As science looks for life elsewhere in the cosmos, it is not likely that we will find it unless we find a planetary environment with oceans comparable to those on Earth. The ocean treasure house is a beautiful feature unique to planet Earth in our solar system. As science observes other stars and other systems, it becomes increasingly clear that planets like ours are exceedingly rare at best. God has provided the ocean treasure house that speaks eloquently of the Creator’s wisdom and power.
— John N. Clayton © 2019

Empty the Ocean

Empty the Ocean with a Pail
In the June 2018 issue of the Journal of the American Scientific Affiliation James Peterson gave a wonderful quote of St. Augustine. It seems he saw a little girl marching industriously into the surf with a pail. She then walked back up the beach and poured the water into a little dip in the sand. He asked her what she was doing, and she lifted the pail and said: “Today I am going to empty the ocean with my pail.”

Peterson goes on to say:

“I can picture that the girl felt the waves tugging at her feet. She knew the taste of salt water on her tongue. She could hear the roar of the surf. She could see the blue water stretching to the horizon. She knew the ocean with every sense she had, and as completely as she could. But she did not even begin to conceive that the water stretched all the way to the other coasts. She had no inkling that in the water before her there were mountain ranges and canyons, whales and walruses, icebergs and tropical islands. There is a parallel here with how we know God. All who God is—beyond any one way of knowing, and even with all our ways of knowing together—ultimately, is beyond our current best human comprehension, but we can truly know God with all the ability that we have, including from our ability to experience nature. If one knows God by God’s self-revelation, one can then recognize God’s presence in the serene moonrise rippling across a lake, and in the fierce, and as it turns out, life-giving, forest fire.”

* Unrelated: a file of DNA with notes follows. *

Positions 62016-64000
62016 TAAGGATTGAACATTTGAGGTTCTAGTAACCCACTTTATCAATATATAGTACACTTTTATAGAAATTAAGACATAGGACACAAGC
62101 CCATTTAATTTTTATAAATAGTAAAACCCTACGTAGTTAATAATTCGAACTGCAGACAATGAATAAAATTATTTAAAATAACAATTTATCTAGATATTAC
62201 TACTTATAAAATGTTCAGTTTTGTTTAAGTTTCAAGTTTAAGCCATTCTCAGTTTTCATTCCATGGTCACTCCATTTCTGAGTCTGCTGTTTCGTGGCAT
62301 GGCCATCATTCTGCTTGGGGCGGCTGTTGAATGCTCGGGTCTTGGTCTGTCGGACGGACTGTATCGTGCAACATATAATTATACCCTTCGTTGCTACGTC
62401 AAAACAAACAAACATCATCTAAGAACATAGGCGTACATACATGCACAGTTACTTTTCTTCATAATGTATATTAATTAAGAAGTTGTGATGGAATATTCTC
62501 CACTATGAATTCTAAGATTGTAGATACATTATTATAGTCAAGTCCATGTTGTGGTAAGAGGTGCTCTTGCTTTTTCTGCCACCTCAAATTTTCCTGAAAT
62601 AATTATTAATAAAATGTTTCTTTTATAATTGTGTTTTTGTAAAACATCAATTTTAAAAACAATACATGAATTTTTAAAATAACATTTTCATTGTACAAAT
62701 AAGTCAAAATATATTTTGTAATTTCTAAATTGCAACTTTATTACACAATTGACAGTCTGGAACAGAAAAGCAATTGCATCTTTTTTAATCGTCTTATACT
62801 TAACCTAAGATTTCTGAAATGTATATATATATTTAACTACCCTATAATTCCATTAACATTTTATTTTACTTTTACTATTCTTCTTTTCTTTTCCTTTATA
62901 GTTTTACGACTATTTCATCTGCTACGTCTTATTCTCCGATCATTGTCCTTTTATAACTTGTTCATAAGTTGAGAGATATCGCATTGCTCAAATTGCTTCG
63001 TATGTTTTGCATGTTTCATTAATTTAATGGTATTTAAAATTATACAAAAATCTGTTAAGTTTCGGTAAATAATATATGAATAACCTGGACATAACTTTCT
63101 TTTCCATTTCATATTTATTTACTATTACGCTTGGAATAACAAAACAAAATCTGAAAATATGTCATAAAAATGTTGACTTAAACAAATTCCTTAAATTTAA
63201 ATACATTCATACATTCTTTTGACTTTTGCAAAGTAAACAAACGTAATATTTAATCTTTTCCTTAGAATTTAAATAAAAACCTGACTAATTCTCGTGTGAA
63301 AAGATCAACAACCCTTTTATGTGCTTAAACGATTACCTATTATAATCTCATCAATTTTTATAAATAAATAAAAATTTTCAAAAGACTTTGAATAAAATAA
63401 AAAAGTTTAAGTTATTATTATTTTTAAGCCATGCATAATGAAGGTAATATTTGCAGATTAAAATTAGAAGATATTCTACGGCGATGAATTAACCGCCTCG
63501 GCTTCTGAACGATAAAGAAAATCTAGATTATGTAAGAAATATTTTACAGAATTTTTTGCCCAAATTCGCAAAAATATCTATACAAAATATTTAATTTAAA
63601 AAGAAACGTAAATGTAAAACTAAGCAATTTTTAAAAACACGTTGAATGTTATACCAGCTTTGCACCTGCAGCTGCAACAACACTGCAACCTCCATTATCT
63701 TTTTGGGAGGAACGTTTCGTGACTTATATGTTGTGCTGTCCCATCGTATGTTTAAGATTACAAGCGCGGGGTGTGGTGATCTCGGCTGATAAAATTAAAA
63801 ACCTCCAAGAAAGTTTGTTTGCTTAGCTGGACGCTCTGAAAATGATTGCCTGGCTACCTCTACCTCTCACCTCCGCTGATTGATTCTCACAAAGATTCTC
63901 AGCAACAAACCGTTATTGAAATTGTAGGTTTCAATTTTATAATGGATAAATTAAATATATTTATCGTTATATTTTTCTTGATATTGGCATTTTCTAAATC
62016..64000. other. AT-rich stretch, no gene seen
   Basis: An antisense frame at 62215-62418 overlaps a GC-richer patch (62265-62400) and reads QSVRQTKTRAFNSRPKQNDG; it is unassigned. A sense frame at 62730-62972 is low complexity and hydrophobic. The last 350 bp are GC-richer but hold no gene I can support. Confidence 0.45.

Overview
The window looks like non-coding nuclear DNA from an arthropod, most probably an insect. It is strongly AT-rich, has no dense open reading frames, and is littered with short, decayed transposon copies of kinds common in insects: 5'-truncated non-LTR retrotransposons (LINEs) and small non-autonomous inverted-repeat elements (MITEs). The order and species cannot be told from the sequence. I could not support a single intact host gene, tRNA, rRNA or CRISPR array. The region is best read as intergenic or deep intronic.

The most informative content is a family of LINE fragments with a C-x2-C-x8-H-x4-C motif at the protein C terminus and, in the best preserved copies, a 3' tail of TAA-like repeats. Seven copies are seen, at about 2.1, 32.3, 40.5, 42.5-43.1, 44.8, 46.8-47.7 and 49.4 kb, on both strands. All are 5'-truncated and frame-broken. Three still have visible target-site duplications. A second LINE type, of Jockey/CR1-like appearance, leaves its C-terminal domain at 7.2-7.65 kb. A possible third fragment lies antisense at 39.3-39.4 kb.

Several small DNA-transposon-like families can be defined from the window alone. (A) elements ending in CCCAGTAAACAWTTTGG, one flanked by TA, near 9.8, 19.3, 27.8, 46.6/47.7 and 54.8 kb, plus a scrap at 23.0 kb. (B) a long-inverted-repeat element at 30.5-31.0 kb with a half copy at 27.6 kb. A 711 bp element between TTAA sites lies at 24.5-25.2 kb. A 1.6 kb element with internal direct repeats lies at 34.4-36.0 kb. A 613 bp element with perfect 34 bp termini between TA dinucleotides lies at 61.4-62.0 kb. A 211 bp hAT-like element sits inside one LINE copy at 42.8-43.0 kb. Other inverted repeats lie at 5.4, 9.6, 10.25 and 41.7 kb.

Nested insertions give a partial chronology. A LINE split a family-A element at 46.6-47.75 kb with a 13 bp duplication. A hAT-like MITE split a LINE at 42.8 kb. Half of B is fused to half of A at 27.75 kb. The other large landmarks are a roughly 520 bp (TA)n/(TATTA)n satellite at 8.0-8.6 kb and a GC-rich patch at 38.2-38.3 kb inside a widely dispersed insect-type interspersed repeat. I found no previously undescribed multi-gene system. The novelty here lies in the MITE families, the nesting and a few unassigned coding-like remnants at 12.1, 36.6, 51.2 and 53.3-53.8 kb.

“Living in this material world is a generous and complicated gift that can enrich our understanding and experience of God. What we discover and experience of our material world through the sciences, can sometimes help us to recognize more of its Creator.”

The truth is that we can never fully know God any more than the little girl could empty the ocean with her little bucket. However, the more we learn about God through His Word and His works, the more we will be in awe of Him.
–John N. Clayton © 2018
You can read James C. Peterson’s full editorial HERE.

Continental Drift and Recycling

Continental Drift
In 1910 an Arctic explorer by the name of Alfred Wegener coined the term continental drift. Wegener saw the same fossils in South America that he had seen in western Africa, and he proposed that the two continents had been connected at one time. Wegener’s proposal was ridiculed by the scientists of that day who saw the Earth’s crust as too solid to allow any model of that kind to work.

Over the years studies of earthquake epicenters have shown that there is movement of huge slabs of rock called tectonic plates. The rock material bends more and more steeply until the slabs eventually melt into the mantle–the molten interior of the earth. These slabs and everything on them do in fact move.

In 1952 an ocean cartographer by the name of Marie Tharp began making profiles of the Atlantic Ocean floor going from west to east. Her profiles showed a ridge down the center of the Atlantic with younger material in the center and older material on both sides. She proposed that molten material was coming up from the mantle and pushing the two slabs of ocean floor material away from each other. Where the slabs hit the edges of the continent, the material is deflected downward making trenches in the floor of the ocean.

All of these discoveries flew in the face of the accepted geological theory at the time, and Tharp was ridiculed. In time scientists came to understand that the Earth is made up of plates sliding along the surface and sliding down into the mantle when a continent is reached.

There is a message in all of this that what is considered to be scientifically impossible, sometimes turns out to be true. At the same time, a pet theory can ultimately be proven incorrect. One of the beauties of science is that eventually it cleans up its own mistakes.

Another message is that sometimes God addresses a problem long before humans know there is a problem. This whole process is one of the greatest recycling systems of all time. As nutrients and minerals get eroded off the continents, they are deposited on the ocean floor. The movement of the ocean floor ultimately returns this material to the mantle to be recycled back to the Earth’s surface.

No elements are lost from the Earth’s reservoir by this system, and it assures us that there is no waste in the resources of the planet as a whole. Jeremiah 10:12 speaks of God preserving the Earth by His wisdom, and continental drift is one of tools by which He does that.
–John N. Clayton © 2017

The “Aliens” Among Us